Poetry

Poetry.jpg

I studied English at NSU, minoring in communications. That means that I, in theory, can speak English better after those four years. The jury’s still out on whether or not that’s the case.

In reality, that means that I spent a lot of time reading and writing. A focus on literature helped me narrow the scope of my studies to fiction, non-fiction, poetry, and even some film along the way. One class in particular impacted me more than most: creative writing.

The structure of that class was unique in my undergrad experience. Instead of weekly readings, lectures, and discussions, we learned a bit about a specific style of writing, we wrote short pieces in response to prompts, then we read our work to the class and received feedback. I believe that’s when my love of poetry really began. A free verse poem on Romans 5:8, a poem about the wonder of bacon, and a poem entitled “Manliness Explained” were my first three attempts to engage the art. Apart from a few off seasons, I haven’t looked back since.

So why do I keep writing poetry? Why put words into patterns with rhymes and rules? Here are three reasons.

1. Writing poetry helps me process emotion.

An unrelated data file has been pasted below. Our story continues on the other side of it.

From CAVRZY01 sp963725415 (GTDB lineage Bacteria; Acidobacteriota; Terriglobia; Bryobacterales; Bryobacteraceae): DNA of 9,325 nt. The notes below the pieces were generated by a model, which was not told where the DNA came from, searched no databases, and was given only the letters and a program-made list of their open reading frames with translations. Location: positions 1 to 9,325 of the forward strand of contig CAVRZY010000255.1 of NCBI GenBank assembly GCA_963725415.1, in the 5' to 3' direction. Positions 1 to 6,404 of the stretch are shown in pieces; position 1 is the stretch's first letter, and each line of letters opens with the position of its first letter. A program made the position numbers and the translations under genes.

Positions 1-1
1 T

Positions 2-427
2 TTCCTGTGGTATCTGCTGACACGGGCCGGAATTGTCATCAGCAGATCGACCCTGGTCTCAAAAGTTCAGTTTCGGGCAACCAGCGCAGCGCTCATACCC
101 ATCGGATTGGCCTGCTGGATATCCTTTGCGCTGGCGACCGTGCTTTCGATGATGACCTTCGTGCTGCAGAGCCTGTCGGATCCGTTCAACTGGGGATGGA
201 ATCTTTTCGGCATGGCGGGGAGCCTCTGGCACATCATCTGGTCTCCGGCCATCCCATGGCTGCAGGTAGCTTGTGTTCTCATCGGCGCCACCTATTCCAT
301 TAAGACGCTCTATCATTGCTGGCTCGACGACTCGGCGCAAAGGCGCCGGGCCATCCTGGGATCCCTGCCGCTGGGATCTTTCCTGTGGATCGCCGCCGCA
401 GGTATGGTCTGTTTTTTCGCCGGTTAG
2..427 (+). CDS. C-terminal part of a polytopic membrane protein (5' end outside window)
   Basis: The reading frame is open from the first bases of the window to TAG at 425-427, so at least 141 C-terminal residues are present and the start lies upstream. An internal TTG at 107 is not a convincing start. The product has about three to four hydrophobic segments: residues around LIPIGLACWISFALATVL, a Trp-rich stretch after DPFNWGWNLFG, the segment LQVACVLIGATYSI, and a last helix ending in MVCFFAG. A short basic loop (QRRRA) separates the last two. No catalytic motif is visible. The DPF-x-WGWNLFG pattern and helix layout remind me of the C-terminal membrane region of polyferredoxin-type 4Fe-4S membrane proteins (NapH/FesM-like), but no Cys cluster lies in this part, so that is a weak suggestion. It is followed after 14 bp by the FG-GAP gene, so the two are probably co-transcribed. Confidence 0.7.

I’m usually not the most emotional person in any circle of friends. At least, I’m not the most outwardly emotional person. I struggle to articulate what I feel, so I often keep silent. I struggle to work through my emotions, so I sometimes avoid engaging them. With poetry, however, I can work through my feelings slowly, step by step. Writing helps me to sort out my cluttered mind and heart and see things a bit more clearly.

2. Writing poetry helps me clarify theology.

I cannot fully comprehend God. His ways are higher than my ways, his thoughts higher than my thoughts. The thought of his magnitude can overwhelm me. In poetry, I can consider him more methodically. As I look for the right word to fit the rhyme and rhythm of a poem, I must weigh every word’s theological significance. Some words may fit the rhyme, but they don’t fit God’s character. Other’s may fit his character, but not the rhythm. I’ve scrapped entire lines and sections because I felt that the words failed to accurately represent God. Writing helps me think about the Lord, and, in so doing, I pray I will grow to love him more.

3. Writing poetry helps me pray.

Often, my poems speak about God, describing his character and his work in the world. At other times, my poems consider man, examining life on this side of eternity. Sometimes, my poems are prayers. In these poems, I record my requests, my concerns, my realizations, my struggles, my joys, my hopes, my dreams. I lay out my words to the God who hears, organizing my thoughts before him and trusting him to listen.

I’ve said before that poems are like puzzles for me. There is joy in simply writing, satisfaction in feeling the page and the pen. I don’t diminish that blessing. But I pray my poems reflect more than simply a love of writing; I pray they reveal a vulnerable heart, a glorious God, and a child’s prayers. I fail in these goals more than I succeed, but I keep writing, for I find great benefit in the exercise. And I hope the fleeting words I write prove helpful to you.

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